The prophet repeats the threat of exile (Deuteronomy 28:36), in which Israel would be despised among the nations (Deuteronomy 28:37). A people from afar, “from the ends of the earth,” with unintelligible language and merciless faces, would come “like an eagle swooping down” (Deuteronomy 28:49-50) and besiege all the Jewish cities, reducing the besieged to a state of misery and dehumanisation described in horrifying detail (Deuteronomy 28:52-57). Could the prophet have been referring only to the Assyro-Babylonian captivity? Or did he also foresee the “coup de grace” that the Roman legions under the sign of the Aquila were to deliver in repeated punitive expeditions, such as those under the emperors Titus (70 AD) and Hadrian (135 AD)?

Moses then predicted the dwindling Israelite population (v. 62) and described the deportations (vv. 63-67) so many centuries earlier. The nightmarish scenes of the prophecy culminate in the specification that the disobedient Israelites will return to Egypt from whence they were driven. They will end up willing to sell themselves as slaves to the Egyptians, and no one will buy them (v.68). Here Moses no longer envisages an explicit repentance on the part of the people. Some commentators see a final restoration of the Jews to the land of Israel on the basis of Paul’s prophecy (Romans 11). Could this also be a fulfilment of what Moses foretold?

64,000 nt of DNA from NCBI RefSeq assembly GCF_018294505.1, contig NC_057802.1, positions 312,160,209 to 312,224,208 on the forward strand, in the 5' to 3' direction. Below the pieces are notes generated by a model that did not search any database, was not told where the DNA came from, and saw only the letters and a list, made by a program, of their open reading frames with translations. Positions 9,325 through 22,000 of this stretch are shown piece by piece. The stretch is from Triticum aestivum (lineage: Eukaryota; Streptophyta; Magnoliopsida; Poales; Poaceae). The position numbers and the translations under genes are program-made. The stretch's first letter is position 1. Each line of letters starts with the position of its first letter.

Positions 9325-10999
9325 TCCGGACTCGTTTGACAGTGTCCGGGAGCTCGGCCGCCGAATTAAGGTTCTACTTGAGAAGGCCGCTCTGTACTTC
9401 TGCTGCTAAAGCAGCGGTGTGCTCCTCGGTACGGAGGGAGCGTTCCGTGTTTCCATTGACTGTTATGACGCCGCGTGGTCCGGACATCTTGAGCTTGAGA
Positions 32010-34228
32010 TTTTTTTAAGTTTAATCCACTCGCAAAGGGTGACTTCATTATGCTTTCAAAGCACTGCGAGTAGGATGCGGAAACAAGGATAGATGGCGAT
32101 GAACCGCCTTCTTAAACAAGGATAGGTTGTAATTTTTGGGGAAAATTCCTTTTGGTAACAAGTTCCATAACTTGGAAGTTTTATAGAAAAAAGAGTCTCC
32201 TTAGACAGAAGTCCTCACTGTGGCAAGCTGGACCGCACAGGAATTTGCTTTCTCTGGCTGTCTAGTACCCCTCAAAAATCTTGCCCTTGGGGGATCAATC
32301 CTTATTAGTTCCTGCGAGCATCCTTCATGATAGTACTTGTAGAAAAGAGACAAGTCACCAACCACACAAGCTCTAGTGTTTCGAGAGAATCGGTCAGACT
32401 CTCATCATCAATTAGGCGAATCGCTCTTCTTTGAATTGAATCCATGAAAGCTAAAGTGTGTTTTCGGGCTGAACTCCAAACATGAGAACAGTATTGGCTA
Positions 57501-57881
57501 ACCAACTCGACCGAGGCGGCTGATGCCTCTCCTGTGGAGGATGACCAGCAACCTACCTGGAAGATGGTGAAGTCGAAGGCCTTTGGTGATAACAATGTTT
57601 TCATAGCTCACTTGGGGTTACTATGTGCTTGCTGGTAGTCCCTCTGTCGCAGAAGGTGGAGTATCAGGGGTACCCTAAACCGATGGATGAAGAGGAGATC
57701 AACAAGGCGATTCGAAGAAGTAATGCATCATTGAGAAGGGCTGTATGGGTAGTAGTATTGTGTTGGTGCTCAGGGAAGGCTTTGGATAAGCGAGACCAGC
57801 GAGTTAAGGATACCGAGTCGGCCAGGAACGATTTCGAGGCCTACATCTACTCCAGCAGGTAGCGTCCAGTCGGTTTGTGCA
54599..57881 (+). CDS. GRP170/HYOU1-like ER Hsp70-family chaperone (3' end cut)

If not all the details of the prophecy fit with historical or present reality, we should still keep in mind that it is a conditional prophecy. Curses take up more space than blessings, and history shows that they have been fulfilled more often, showing that the chosen people have often not obeyed.

But Israel is not the only sinful people. Karl Barth saw in Israel a mirror of what it means to be chosen by God, but also to be judged by God. Anti-Semitism, the classic hostility of the “gentiles,” comes precisely from this looking in the mirror. What did the apostles foresee in the rights of those who became the new chosen people through Christ? We find the answer concentrated in Romans 11:11-22 and, like the promises and threats of Moses, it has two options, for the true future is always the one we choose for ourselves in the present.